Many in dirt late model circles deem Dan Stone as one of the good guys. He may not win a lot of races. Some nights, he may not qualify for the feature. However, he always manages to keep smiling.
“It’s a privilege that we get to do this,” Stone, of Thompson, Pennsylvania, said. “It’s our hobby, and we’re fortunate to be here.”
“Here” is the DIRTcar Nationals at Volusia Speedway Park in De Leon Springs, Florida, where Stone has raced for the past week. Stone said racing in Florida provides him a more cost-effective way to race. While a 16-hour tow, one-way, to Florida, he often travels eight hours, round-trip, to attend late model races near his home. In the Sunshine State for Florida Speedweeks, he races multiple nights at the same track or tracks within hours of each other.
“It’s more economical in the long run,” said Stone. “We will hopefully get 21 nights of racing in and not nearly as much road time or miles than it would take to get 21 races in from home.”
During Florida Speedweeks, Stone competes against the best of the best in dirt late model racing.
“Our results are nothing to brag about,” Stone said. “We made a couple of features and I finished 17th [on Wednesday], but that’s not the point about us being here.”
Instead, for Stone, he considers Florida Speedweeks a crash course on the latest trends in the sport.
“Being here lets us keep our finger on the pulse of late model racing,” said Stone. “Being around the best in the division and seeing what the top drivers are doing is a big plus. You may not think you’re learning a lot, but when you go home, you’re on your game.”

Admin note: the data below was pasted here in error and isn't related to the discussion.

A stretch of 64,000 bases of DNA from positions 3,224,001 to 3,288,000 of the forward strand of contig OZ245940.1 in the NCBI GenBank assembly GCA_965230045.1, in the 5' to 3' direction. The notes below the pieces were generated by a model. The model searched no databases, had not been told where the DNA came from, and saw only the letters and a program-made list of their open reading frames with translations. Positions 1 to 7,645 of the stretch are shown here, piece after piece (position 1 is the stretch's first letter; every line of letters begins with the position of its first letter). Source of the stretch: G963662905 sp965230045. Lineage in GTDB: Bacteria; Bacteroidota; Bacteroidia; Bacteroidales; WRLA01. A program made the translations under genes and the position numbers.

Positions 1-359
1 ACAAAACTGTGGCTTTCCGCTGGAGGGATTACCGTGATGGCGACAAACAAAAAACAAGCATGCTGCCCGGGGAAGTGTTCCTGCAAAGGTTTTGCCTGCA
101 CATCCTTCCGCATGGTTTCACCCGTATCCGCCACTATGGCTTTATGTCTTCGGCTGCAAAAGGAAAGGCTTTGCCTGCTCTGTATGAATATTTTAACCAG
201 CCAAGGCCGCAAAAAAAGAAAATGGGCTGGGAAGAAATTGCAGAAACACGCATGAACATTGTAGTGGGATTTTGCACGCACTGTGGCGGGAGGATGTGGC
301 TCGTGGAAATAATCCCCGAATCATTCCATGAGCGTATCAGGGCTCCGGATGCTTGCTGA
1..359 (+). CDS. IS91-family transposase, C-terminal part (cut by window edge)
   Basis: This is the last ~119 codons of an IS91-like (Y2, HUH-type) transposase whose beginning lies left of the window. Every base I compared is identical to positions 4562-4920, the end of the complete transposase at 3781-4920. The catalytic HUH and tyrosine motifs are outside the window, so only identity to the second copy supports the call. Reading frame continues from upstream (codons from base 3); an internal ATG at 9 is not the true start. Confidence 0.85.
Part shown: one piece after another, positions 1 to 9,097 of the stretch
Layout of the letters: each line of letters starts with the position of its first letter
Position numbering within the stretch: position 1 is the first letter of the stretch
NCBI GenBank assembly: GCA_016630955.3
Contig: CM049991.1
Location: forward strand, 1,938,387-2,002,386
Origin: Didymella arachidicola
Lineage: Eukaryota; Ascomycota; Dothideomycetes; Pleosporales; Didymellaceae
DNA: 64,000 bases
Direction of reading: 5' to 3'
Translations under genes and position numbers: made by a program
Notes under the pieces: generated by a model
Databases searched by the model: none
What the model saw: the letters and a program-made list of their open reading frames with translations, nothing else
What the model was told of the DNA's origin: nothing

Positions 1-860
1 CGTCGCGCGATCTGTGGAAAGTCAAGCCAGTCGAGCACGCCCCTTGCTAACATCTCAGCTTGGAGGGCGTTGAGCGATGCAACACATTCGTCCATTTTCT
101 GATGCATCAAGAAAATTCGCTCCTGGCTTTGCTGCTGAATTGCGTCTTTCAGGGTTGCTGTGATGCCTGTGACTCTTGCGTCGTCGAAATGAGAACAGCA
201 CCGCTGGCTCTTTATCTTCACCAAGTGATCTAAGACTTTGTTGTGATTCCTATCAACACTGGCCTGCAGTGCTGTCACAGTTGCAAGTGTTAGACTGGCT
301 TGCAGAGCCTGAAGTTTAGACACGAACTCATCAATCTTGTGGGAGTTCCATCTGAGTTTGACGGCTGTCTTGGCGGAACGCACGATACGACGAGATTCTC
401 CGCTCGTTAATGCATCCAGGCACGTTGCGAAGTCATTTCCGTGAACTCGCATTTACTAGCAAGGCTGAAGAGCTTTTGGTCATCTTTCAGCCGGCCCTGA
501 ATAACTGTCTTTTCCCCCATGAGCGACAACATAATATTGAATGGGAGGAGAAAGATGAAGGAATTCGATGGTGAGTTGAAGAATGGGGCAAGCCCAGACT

His good guy reputation earns him friends in the pits.
“Everyone in the pits has been real nice to me over the years,” Stone said. “Racers are genuinely helpful. They’ve been there for me when I needed a part or had broken something on my car. I’m a big believer in paying it forward. Help your fellow racers when they need a hand, and they’ll appreciate it and pay it forward.”
Dan Stone isn’t a good guy because of the benefits it may create. Instead, it comes from a deeply embedded lesson his father, Warren Stone, a racer in his own right, taught him.
“My dad told me from the first time I raced to race clean,” said Stone. “Don’t run over the competition to win. That’s like cheating. There’s no better feeling than winning by passing clean — you’ve earned that win.”
This year marks the Outside Groove Director of Photography’s 50th year of covering auto racing. Adaskaveg got his start working for track photographer Lloyd Burnham at Connecticut’s Stafford Motor Speedway in 1970. Since then, he’s been a columnist, writer, and photographer, in racing and in mainstream media, for several outlets, including the Journal Inquirer, Boston Herald, Stock Car Racing, and Speedway Illustrated. Among Adaskaveg’s many awards are the 1992 Eastern Motorsport Press Association (EMPA) Ace Lane Photographer of the Year and the 2019 National Motorsports Press Association (NMPA) George Cunningham Writer of the Year.